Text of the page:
I want you to know that I don’t get it, that I can’t get it. And—yet, somehow—I do.
For my best friend who is a mother of two boys and describes her life as a daily Clorox commercial: I see you. You came to our Skype date with a hooded sweatshirt and eyes that you wrestled to keep open. You came and I saw you and I heard you. We laughed and you sighed and we wanted to cry.
Because you’re learning all these tricks to motherhood that I need you to keep in a little book of secrets that you’ll pass down when it’s my turn up to bat.
And about that thing I said about how I’ll send my little ones to you for the phase where they scream at that dark hour of 3 am: I wasn’t kidding.
I don’t know how you do it.
You tell me about the funny moments, too, like the ones when you decide it’s so cute how your oldest just loves sticks. You used to have this rule where he couldn’t bring sticks in the car. And then, this one day, he was so cute, the way he held your hand during a walk and you said, “Buddy, you know you don’t have to hold Mommy’s hand if you don’t want to.” But he wanted to.
So you decided, oh, what the heck, go ahead and bring that stick with you in the minivan. After all, you’re getting so big—I’m sure you know how to peacefully admire your pretty stick in the backseat.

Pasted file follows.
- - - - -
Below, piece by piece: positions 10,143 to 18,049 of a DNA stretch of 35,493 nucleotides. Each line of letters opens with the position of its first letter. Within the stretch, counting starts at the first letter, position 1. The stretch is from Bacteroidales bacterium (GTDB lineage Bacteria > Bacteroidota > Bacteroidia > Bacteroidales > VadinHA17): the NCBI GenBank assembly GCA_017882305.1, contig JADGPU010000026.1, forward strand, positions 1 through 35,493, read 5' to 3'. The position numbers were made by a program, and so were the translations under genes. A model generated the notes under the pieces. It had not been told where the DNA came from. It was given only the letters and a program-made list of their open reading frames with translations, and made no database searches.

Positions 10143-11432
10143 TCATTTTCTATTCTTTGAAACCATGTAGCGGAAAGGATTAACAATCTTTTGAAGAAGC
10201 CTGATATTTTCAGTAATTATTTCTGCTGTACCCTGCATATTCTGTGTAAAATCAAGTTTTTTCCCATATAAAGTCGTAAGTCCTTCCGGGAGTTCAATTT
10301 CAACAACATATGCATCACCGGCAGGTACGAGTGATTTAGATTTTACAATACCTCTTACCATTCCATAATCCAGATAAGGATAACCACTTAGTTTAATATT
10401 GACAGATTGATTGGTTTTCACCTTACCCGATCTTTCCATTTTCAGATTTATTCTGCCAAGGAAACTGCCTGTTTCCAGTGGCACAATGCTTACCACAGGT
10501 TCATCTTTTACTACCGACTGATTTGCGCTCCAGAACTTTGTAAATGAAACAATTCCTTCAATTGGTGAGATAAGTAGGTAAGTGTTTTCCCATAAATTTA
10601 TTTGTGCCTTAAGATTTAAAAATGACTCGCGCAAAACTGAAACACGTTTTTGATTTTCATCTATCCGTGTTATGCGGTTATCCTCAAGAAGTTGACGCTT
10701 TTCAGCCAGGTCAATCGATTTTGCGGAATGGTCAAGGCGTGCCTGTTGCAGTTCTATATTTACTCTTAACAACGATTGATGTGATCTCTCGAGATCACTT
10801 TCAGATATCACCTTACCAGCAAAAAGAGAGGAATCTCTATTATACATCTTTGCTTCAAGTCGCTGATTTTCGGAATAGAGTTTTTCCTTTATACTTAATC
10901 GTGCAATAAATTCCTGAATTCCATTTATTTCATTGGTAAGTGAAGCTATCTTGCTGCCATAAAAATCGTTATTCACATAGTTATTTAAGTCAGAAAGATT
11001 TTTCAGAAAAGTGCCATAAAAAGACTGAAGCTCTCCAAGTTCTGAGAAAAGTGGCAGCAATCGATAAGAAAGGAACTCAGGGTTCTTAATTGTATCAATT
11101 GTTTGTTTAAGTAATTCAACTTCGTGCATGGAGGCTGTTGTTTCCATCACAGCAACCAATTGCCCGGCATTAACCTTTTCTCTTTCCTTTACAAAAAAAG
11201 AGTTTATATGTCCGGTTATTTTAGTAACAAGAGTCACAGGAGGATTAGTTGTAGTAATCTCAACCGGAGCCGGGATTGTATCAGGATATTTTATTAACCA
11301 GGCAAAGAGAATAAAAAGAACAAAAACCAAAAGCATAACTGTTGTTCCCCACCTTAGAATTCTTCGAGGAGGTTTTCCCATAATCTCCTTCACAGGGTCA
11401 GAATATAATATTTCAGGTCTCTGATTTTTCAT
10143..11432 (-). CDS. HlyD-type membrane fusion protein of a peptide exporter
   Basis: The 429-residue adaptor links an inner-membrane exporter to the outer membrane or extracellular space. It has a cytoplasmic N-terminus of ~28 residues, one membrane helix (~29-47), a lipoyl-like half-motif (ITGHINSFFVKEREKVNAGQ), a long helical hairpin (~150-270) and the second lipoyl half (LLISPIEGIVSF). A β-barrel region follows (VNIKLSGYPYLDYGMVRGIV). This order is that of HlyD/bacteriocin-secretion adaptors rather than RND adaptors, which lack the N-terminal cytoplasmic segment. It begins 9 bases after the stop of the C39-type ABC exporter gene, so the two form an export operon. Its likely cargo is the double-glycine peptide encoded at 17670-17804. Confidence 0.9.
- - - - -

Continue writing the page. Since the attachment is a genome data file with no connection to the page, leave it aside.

And this is the part where he stabs you in the back.
Well, more literally, he poked you with his pretty stick in the back of your neck while you were driving. You know, trying to get everyone home in one piece.
And this is the part where that rule about the sticks is instantly reinstated. And that thing about the cute kid? Well, maybe he’ll be cute later. Like when he’s sleeping.
When the kids fall asleep, it’s your only chance to catch your breath. I’m keeping a list of all the books that you should read whenever this whole feeding, screaming, and pooping thing comes to an end.
So, for today, if these are the only words you can read, then this is what I want you to know:
I see you. I used to have this fairy named Tillie who would leave me little notes when she saw that I had cried myself to sleep. Today, will you let me be your Tillie? We will call this your little note.
I need you to believe that I was sent to be your Tillie, to assure you that I see you and I hear you. To comfort you and let you know that you are not alone. When your eyes are puffy from crying yourself to sleep, only to get about a two-hour interval of rest before the next scream, read this little note and remember what I was sent to tell you…
Trust. Believe. Brighter days are just ahead.
Remember to smile.
Because you are beautiful.